Craft breweries need shot at promoting beer for Edmonton occasion venues, festivals
Craft brewers angling to sell their products at sports and entertainment venues in Edmonton are on the cusp of making in-roads on contracts once exclusive to commercial beer companies.
Several local producers are vying for part of a contract to sell craft beer at city-owned venues the Expo Center and the Edmonton Convention Center as well as K-Days, Farm Fair and Pro Rodeo festivals this year.
Sea Change Brewing Co., located at 98th Street and 62nd Avenue, is among the applicants.
Operations manager Bryan Schmidt says offering locally made beverages at festivals and events will help promote the city.
“To me, it makes sense to showcase Edmonton’s world class events with Edmonton and Alberta’s world class beer options,” Schmidt said in an interview last week.
He said craft beer has been catching on with local residents over the past few years.
“People just get so proud of it too,” he said. “They’re just like, ‘Yes, this is our beer from here at our awesome event.’ This is what it’s supposed to be.”
New contract model
Explore Edmonton, the city’s tourism wing that also operates the venues and festivals, has changed its contract model.
Dan St. Pierre, director of strategic communications with Explore Edmonton, said the exclusive sponsorship contracts are ending and they’ve put out a new request for proposals.
“It’s open to companies big and small,” he said. “They can bid on all of it — so the Convention Centre, the Expo Centre, K-Days, Farmfair — all of it, parts of it, so there’s flexibility there.”
Molson Coors and Labatt previously had multi-year contracts to sell alcoholic beverages at the venues, St. Pierre said.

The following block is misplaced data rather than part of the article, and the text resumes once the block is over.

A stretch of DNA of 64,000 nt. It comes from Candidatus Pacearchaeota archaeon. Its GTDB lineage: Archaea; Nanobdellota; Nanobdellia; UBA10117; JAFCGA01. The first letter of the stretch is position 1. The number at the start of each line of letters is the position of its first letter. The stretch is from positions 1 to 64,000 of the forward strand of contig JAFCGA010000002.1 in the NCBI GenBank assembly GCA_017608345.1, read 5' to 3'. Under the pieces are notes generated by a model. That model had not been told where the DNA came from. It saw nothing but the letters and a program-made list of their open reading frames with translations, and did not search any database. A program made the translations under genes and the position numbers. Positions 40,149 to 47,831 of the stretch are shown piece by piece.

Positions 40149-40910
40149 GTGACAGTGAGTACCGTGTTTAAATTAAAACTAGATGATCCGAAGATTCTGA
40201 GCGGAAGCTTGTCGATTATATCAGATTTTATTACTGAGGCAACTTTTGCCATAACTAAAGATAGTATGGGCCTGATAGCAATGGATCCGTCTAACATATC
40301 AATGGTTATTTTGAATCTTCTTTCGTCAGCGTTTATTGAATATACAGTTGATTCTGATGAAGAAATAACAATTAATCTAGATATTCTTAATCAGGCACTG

Explore Edmonton’s new “preferred vendor” model includes an option to award up to 25 percent of its beverage sales to a variety of producers (the other 75 percent would go to one company). It’s a divergence from the previous practice of awarding 100 per cent to one company, which is usually a multinational.
It’s part of their mandate to “elevate and highlight local,” St. Pierre said.
“Our hope is that approach is going to give us a little more flexibility in how we can bring different products, local products into the mix of our buying.”
The request for proposals to sell at the Explore Edmonton venues and events closed Friday afternoon. St. Pierre said they hope to choose and award the contracts by the end of February.
High minimums a hindrance
Craft brewers have encountered roadblocks for years, as most venues have had high minimum requirements that only multinational companies could manage to supply.
Blair Berdusco, executive director of the Alberta Small Brewers Association, said the minimum created barriers for small brewers.
“It’s not often that a brewery, especially smaller ones with Edmonton or Alberta, can manufacture enough of the product within a call that goes out,” he said Thursday.
The craft brewing industry in Alberta has grown steadily since a spike in 2017 that saw the number of breweries double in the province.
A small brewer, as defined under the Alberta Gaming and Liquor Commission, produces under 400,000 hectolitres a year.
Berdusco said there’s plenty of growing room with that cap.
“Our largest brewery based in Alberta here still has a ways to go before they reach that,” Berdusco said.
Sea Change makes about 10,000 hectolitres a year or about 20,000 kegs, Schmidt said.
Outsiders want in
Breweries outside Edmonton have succeeded at selling products at local venues and at least one is now eyeing the potential Edmonton market.
Red Deer-based Troubled Monk has been selling beer and hard iced tea at the city’s Westerner Park facility for about four years.
Co-owner Charlie Bredo said it took work to figure out what the venue and customers wanted.
“It hasn’t always been smooth or easy, but we’ve worked through the bumps along the way.”
He said Troubled Monk has submitted a bid for the Explore Edmonton contracts.
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